'Cash for access' scandal: What is it about, what impact will it have and who is involved?

Sir Malcolm Rifkind and Jack Straw have denied any wrongdoing

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Indy Politics

Sir Malcolm Rifkind and Jack Straw have dismissed allegations of wrongdoing in a new “cash for access” scandal involving the two former foreign secretaries.

What are they accused of doing?

Both MPs were filmed meeting undercover reporters from the Daily Telegraph and Channel 4’s Dispatches posing as a fictitious Hong Kong-based communications agency called PMR, appearing to offer to use their positions to benefit the firm in exchange for thousands of pounds.

Mr Straw, the former Labour Foreign Secretary, is said to have described how he operated “under the radar” to use his influence to change European Union rules on behalf of a commodity firm which paid him £60,000 a year.

He was also said to have claimed to have used “charm and menace” to convince the then Ukrainian Prime Minister to change laws on behalf of the same company, ED&F Man.

Mr Straw met the undercover reporters at his office in the Commons - a potential breach of Commons rules - explaining that he normally charges a fee of £5,000 a day for his work.

Sir Malcolm, the Conservative head of the parliamentary committee which oversees Britain's intelligence agencies, also met with “PMR”.

He allegedly claimed that he could arrange “useful access” to every British ambassador in the world because of his status.

“You’d be surprised by how much free time I have. I’m self-employed so nobody pays me a salary. I have to earn my income,” Sir Malcolm was filmed saying.

For his services he discussed his usual fee of ‘somewhere in the region of £5,000 to £8,000’ for a half a day's work. He earns £67,000 as an MP.

What do they say about it?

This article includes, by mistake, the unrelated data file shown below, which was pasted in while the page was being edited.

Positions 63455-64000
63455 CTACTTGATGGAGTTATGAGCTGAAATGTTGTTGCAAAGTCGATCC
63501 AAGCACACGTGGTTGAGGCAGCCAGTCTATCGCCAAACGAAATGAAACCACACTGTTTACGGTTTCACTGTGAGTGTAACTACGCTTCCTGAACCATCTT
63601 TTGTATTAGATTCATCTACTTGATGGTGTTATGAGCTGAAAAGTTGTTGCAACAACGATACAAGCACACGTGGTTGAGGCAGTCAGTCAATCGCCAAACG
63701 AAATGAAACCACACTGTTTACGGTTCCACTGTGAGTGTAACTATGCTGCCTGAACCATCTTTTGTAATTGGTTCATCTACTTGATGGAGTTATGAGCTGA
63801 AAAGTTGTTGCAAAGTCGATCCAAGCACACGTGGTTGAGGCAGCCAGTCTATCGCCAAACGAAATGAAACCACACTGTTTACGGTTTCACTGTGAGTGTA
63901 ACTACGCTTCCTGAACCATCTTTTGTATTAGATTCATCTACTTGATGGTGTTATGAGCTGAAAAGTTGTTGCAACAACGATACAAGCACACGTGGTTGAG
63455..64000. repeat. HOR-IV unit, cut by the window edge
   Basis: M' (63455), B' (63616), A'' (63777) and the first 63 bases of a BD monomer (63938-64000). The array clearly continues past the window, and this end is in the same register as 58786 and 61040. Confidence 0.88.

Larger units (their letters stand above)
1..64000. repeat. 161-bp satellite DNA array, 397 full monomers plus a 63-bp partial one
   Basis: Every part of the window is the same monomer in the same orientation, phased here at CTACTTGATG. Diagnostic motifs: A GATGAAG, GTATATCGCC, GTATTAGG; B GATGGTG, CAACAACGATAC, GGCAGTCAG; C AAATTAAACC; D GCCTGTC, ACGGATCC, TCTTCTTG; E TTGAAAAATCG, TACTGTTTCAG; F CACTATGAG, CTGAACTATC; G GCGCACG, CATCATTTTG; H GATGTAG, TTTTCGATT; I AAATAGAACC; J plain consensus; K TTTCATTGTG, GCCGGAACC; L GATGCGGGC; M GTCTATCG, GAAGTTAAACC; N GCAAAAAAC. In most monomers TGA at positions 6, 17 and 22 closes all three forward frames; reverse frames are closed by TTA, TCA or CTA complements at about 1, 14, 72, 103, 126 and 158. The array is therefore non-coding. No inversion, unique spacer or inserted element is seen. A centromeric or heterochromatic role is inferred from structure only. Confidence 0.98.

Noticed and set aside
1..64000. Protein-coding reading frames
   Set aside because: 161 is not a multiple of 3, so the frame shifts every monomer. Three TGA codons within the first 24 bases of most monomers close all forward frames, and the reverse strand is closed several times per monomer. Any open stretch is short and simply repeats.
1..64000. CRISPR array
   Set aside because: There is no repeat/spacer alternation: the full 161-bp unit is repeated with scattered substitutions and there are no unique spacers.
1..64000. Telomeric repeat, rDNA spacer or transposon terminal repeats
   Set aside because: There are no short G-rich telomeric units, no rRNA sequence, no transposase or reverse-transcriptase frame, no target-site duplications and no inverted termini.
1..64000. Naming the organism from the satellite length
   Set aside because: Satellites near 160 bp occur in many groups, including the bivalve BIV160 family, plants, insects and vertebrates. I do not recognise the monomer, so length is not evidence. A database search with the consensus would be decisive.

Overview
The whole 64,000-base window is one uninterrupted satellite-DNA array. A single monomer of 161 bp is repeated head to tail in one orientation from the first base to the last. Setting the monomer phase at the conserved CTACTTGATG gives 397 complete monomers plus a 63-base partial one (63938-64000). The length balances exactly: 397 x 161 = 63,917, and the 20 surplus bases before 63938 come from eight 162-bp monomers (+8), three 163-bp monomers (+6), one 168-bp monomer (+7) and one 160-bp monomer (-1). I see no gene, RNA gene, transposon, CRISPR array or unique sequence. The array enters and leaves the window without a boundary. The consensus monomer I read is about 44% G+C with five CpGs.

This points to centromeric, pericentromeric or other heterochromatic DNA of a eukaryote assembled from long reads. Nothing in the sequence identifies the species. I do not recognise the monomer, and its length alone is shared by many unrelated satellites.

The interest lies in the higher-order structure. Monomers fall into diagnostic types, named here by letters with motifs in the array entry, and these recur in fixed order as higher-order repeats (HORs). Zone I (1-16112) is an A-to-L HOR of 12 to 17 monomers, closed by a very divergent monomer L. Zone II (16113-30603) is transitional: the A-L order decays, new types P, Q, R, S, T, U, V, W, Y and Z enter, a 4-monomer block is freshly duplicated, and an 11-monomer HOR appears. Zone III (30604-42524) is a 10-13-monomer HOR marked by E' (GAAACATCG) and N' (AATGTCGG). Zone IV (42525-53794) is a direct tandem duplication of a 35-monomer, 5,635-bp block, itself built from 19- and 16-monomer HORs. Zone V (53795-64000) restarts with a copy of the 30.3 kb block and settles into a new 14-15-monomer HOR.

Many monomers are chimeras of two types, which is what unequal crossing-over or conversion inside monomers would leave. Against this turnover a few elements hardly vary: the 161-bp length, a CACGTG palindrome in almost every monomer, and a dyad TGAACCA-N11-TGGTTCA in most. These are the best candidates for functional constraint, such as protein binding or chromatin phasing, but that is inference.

Both MPs have denied any wrongdoing and referred themselves to the Parliamentary Standards Commissioner.

Sir Malcolm repeated his refusal to stand down on BBC Radio 4’s Today programme.

“These are very serious allegations. They are unfounded and I'm going to fight them with all my strength,” he added.

"None of the matters are remotely to do with intelligence or security.”

In the meetings, Mr Straw had made clear he would not take on the role while he remained an MP and emphasised that the discussions only referred to possible employment after he leaves Parliament in May – although he was tipped for a seat in the House of Lords.

He told Radio 4 he was “scrupulous” in observing all Parliamentary rules but had referred himself to the Commissioner for Standards “because of the way this appears”

“I very much regret the fact that I ever saw these people,” he added.

Are they in trouble with their parties?

Yes – Mr Straw already planned to stand down as MP at the general election in May but had been tipped for a Labour peerage, while Sir Malcolm is still in Parliament.

A Labour Party spokesman said: “We have seen the disturbing allegations against Jack Straw in the Daily Telegraph. The chief whip has spoken to Jack Straw.

"He has agreed to refer himself to the Parliamentary Commissioner for Standards and in the meantime he has agreed the best course of action is to suspend himself from the parliamentary Labour Party."

A Conservative Party spokesman said Sir Malcolm would be meeting the Chief Whip later today but did not say whether the Tories would be taking any disciplinary action.pg-1-gove-getty.jpg

If they did not take any money, what's the problem?